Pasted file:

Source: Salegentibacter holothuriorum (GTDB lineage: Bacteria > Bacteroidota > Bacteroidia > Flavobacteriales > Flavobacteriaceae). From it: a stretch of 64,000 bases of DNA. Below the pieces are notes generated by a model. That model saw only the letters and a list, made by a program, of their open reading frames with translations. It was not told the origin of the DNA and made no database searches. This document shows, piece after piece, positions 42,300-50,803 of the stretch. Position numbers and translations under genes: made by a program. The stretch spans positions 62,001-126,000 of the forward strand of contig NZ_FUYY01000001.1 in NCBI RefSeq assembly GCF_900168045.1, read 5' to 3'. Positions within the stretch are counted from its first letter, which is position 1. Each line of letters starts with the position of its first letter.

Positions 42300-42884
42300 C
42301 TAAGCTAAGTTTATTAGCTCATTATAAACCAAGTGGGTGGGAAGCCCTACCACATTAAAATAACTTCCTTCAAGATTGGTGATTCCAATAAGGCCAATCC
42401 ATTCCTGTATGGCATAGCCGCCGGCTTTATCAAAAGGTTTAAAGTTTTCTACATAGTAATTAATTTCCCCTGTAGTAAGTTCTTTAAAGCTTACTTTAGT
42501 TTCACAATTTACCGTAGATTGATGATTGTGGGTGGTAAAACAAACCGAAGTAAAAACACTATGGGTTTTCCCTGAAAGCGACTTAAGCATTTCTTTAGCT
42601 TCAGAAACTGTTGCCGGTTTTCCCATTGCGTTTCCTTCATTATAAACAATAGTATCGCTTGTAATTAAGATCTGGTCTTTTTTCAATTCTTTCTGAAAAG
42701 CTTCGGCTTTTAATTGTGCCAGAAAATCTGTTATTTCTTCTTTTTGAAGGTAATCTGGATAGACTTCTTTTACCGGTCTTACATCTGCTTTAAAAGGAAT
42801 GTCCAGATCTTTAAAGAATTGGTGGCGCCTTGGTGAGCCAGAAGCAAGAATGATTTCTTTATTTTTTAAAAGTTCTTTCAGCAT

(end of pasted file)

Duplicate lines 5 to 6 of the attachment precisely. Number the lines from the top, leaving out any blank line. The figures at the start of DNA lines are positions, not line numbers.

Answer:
42401 ATTCCTGTATGGCATAGCCGCCGGCTTTATCAAAAGGTTTAAAGTTTTCTACATAGTAATTAATTTCCCCTGTAGTAAGTTCTTTAAAGCTTACTTTAGT
42501 TTCACAATTTACCGTAGATTGATGATTGTGGGTGGTAAAACAAACCGAAGTAAAAACACTATGGGTTTTCCCTGAAAGCGACTTAAGCATTTCTTTAGCT